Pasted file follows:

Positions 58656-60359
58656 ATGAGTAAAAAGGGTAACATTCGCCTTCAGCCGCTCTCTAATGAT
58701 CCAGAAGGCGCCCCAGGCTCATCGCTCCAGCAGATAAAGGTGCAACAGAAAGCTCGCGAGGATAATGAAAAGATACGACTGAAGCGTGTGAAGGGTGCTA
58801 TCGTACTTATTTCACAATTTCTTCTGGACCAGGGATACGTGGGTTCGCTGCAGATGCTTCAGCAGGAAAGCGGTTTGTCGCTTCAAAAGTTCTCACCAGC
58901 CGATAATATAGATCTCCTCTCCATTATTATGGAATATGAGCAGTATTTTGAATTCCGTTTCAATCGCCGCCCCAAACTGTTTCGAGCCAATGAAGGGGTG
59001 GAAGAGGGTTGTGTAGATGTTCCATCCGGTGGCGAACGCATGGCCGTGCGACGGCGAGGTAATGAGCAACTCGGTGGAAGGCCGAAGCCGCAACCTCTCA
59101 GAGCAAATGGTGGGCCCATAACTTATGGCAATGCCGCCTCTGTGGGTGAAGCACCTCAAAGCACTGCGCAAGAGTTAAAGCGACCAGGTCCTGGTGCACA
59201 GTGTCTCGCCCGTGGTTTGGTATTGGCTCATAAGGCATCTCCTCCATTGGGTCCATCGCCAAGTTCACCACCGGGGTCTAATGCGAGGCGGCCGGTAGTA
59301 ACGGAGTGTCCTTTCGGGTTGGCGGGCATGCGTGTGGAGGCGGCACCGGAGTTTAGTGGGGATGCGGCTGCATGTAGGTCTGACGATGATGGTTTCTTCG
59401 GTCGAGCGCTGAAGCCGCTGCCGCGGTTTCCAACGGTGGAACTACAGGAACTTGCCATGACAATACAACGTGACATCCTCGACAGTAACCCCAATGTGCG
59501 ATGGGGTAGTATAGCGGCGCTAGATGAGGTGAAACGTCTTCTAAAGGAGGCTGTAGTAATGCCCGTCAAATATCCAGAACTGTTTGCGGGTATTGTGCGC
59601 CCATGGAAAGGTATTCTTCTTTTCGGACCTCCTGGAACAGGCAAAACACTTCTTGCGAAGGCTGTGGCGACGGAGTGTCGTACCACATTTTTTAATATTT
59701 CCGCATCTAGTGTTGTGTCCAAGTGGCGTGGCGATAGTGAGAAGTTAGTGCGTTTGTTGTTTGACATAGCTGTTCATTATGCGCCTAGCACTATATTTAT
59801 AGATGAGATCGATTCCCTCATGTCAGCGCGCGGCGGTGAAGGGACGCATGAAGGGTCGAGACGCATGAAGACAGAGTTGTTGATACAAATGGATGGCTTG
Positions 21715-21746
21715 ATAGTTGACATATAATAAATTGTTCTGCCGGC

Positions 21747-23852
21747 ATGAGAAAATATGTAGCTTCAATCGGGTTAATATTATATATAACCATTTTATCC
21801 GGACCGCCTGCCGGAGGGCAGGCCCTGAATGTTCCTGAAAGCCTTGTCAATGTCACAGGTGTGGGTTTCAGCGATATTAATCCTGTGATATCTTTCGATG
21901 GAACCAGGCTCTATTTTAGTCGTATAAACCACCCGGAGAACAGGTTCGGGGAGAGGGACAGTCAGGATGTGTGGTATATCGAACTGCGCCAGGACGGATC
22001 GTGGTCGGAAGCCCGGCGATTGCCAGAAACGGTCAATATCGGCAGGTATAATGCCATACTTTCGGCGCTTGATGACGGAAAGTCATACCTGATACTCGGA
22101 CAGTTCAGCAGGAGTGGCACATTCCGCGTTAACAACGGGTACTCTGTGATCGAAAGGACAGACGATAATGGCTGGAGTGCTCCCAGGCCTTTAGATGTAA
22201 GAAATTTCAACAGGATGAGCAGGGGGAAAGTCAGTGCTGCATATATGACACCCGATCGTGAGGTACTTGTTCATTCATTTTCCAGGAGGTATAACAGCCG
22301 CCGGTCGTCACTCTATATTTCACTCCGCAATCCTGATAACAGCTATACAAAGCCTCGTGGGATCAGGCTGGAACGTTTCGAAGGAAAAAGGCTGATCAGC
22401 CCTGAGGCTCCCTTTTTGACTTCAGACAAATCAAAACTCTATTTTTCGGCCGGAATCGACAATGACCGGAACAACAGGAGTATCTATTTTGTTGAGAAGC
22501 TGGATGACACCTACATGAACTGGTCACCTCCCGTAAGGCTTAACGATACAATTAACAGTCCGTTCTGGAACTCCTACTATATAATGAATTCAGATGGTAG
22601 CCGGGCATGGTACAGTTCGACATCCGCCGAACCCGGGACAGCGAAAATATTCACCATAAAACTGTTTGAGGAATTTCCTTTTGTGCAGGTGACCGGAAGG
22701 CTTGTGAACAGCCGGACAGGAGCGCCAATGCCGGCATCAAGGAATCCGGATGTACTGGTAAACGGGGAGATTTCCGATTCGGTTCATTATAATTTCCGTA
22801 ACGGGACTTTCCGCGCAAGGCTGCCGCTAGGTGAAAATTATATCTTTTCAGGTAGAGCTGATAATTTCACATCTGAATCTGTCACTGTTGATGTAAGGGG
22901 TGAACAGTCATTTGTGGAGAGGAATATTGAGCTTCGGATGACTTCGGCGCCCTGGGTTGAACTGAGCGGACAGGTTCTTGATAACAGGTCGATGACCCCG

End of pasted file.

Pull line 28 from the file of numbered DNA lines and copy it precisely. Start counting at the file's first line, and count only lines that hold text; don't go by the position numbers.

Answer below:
22701 CTTGTGAACAGCCGGACAGGAGCGCCAATGCCGGCATCAAGGAATCCGGATGTACTGGTAAACGGGGAGATTTCCGATTCGGTTCATTATAATTTCCGTA